Democrats risk running out of time before filling all current or expected federal appeals court vacancies with their grip on the Senate in doubt, legal scholars who follow judicial nominations say.
Progressives want the White House and Senate Democrats to move faster. The usual summer congressional slowdown and November midterm campaigning leaves limited time for committee and floor action before a lame-duck session to end the year.
Senate Democrats, who have confirmed 16 circuit nominees in the first year and a half of Joe Biden’s presidency, are aiming to nearly double the tally in the next six months.
But filling all available vacancies is unlikely without changes to how the majority manages vetting, said John Collins, a George Washington University professor who tracks judicial nominations. “I just don’t think there’s enough time,” Collins said.
The hazard for Biden is that a Republican-controlled Senate would confirm few, if any, of his appellate nominees during the final two years of his first term. The 13 circuit courts are the last word on virtually all federal appeals.
The new Congress starts next Jan. 3 and the fight for the Senate is competitive. Democrats control the chamber only because Kamala Harris can break tie votes as vice president.
A White House official said the administration plans to continue moving quickly to fill every vacancy. A Senate Judiciary Committee Democratic aide, who requested anonymity to speak candidly, expects Biden’s two-year total for circuit confirmations to top 30 at least. That would also tie Biden with Donald Trump for most circuit confirmations in two years.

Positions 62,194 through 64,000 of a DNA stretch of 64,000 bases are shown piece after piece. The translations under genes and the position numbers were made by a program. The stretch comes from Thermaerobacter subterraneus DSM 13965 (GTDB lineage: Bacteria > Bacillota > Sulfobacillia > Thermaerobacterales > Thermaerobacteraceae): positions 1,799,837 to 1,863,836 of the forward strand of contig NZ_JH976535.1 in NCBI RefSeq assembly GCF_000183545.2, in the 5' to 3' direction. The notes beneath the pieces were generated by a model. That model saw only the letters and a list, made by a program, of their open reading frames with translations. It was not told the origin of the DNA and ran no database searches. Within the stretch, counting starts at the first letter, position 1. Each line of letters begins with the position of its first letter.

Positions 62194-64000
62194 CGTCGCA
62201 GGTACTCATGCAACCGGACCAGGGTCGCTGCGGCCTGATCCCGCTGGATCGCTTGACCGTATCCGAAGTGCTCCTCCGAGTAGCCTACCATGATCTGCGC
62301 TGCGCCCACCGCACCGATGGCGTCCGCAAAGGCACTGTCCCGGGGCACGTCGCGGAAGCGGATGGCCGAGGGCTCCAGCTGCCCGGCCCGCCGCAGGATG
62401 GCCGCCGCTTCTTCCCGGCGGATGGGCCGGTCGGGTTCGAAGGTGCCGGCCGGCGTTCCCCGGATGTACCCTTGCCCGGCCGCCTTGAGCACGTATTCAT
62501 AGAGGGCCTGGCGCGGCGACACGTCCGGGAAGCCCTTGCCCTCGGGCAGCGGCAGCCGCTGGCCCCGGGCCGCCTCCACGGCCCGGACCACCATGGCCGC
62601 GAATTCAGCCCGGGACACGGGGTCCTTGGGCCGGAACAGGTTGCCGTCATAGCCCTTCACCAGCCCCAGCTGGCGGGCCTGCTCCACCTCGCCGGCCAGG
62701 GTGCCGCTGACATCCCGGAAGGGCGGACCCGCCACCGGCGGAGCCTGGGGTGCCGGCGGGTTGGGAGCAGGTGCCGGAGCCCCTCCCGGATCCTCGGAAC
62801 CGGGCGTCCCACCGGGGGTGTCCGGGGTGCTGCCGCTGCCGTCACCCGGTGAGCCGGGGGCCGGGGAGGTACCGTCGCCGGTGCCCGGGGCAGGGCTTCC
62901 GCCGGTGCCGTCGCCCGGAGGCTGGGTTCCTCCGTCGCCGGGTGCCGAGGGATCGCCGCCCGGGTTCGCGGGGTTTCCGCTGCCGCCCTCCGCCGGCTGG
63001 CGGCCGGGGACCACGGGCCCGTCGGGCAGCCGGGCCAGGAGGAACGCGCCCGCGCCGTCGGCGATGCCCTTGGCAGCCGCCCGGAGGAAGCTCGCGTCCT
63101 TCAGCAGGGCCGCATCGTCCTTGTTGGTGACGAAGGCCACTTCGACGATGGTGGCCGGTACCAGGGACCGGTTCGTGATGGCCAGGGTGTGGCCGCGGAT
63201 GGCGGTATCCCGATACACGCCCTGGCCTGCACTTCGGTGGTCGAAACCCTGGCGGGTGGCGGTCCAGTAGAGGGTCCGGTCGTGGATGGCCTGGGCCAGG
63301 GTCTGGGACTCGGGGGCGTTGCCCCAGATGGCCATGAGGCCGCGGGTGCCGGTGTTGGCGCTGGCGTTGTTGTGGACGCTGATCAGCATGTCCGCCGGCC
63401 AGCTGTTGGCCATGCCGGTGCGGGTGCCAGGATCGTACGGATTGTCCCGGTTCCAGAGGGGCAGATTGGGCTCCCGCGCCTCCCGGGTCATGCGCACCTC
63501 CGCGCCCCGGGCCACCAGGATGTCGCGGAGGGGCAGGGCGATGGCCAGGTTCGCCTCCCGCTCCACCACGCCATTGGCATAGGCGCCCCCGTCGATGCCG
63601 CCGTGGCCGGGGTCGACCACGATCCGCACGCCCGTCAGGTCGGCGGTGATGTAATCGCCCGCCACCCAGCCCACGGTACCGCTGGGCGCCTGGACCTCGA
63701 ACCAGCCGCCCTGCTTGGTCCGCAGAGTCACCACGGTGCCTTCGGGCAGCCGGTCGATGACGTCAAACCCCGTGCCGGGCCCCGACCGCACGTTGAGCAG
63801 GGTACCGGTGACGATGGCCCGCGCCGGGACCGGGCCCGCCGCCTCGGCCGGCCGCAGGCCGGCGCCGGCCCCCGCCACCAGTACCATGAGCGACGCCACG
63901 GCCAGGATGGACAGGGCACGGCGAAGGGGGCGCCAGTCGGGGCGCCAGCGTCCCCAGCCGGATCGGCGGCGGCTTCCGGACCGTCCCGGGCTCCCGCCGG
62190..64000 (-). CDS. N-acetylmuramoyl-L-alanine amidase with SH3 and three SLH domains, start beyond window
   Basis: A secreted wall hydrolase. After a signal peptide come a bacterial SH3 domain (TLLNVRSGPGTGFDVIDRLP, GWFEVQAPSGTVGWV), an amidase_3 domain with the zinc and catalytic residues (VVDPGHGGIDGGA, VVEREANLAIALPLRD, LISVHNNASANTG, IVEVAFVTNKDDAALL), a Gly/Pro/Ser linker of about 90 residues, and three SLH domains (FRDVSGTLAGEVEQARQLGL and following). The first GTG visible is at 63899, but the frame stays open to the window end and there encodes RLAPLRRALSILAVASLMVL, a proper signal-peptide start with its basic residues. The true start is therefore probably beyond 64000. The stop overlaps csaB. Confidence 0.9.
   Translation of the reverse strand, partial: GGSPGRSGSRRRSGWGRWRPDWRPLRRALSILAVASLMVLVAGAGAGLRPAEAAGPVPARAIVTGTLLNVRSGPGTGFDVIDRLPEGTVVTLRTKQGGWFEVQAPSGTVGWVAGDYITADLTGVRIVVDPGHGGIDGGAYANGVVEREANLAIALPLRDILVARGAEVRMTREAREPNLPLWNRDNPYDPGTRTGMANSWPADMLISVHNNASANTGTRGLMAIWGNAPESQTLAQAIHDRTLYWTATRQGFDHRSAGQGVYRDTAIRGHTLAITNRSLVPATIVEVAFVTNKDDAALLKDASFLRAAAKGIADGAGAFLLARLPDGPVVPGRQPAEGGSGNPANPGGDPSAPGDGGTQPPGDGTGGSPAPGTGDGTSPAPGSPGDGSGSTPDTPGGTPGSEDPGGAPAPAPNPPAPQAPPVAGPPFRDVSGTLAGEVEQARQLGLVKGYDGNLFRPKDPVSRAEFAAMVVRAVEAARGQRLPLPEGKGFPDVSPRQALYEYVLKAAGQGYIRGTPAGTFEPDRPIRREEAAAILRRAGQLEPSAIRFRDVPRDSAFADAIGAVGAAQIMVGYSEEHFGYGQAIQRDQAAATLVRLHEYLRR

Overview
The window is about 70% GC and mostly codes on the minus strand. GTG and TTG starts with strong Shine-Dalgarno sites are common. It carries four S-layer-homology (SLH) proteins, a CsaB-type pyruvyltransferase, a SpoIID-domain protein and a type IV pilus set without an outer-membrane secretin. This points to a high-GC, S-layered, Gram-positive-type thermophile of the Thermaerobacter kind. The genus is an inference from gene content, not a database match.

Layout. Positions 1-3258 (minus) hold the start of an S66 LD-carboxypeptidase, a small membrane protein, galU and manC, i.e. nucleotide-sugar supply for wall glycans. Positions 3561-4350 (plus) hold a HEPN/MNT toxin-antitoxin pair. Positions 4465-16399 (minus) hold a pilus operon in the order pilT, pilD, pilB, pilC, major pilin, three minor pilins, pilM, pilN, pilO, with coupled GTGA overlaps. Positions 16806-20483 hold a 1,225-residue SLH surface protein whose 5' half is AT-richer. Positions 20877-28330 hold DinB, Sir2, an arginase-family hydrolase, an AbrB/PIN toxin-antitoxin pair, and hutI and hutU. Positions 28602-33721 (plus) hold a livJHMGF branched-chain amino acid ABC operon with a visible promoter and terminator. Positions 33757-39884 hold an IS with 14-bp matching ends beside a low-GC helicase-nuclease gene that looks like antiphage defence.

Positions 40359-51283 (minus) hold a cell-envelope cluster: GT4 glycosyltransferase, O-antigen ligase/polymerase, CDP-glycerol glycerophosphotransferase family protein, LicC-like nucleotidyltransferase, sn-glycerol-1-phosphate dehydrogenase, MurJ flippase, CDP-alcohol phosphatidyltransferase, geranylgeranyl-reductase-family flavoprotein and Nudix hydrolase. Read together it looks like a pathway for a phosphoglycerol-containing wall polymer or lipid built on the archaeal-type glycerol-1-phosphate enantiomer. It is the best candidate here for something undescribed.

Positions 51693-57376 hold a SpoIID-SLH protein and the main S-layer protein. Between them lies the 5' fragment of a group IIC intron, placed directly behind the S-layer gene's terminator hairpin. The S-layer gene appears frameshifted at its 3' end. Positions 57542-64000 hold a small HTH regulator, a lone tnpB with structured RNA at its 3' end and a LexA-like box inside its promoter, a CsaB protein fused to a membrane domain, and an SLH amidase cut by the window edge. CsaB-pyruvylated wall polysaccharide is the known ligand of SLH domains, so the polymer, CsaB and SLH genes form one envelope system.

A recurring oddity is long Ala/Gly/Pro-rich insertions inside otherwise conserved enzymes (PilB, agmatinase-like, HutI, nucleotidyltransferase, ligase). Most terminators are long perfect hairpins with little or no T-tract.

There are 15 circuit nominees in the pipeline and 10 current or expected vacancies without a pending nominee.
Biden added to the list of circuit picks awaiting action on Wednesday by announcing his intent to nominate Tamika Montgomery-Reeves to the US Court of Appeals for the Third Circuit.
Biden had a handful of circuit seats available when he took office in January 2021, and he and Senate Democrats moved efficiently in his first year in office to fill them.
But the nomination and confirmation of Ketanji Brown Jackson to the Supreme Court earlier this year took priority. Only two appellate nominees have been confirmed in the past four months.
“At a bare minimum, they’ve got to fill all of the circuit court seats, and that’s not sort of how they’re tracking,” said Rakim Brooks, president of the Alliance for Justice, a progressive judicial advocacy group.
Brooks said Senate Democrats should consider setting aside “some of the traditions around” judicial confirmations, including how many nominees the committee considers at once.
Instead of two circuit and three district nominees at confirmation hearings, Brooks suggested holding them with nominees who are highest priorities for the administration. The Judiciary Committee aide declined to address that suggestion but said the panel plans to continue with two circuit nominees at hearings held every two weeks when the Senate is in session.
“I don’t think there’s any reason for us to change the way we’re operating. The key now is for (Chuck) Schumer to find the floor time,” the aide said of the New York Democrat who serves as majority leader.
On June 22, the committee continued moving circuit nominees by holding a confirmation hearing for Florence Pan for the D.C. Circuit, and Rachel Bloomekatz for the Sixth Circuit.
The committee appears to have four or five more hearing days left between now and mid-October, assuming it continues holding them every two weeks and the chamber sticks to its planned recess schedule.
The Senate began a two-week recess June 27, and will return for about a month before leaving again through Labor Day. The Senate will be in session for most of September and for two weeks in October in the run-up to Election Day when 35 seats are on the ballot.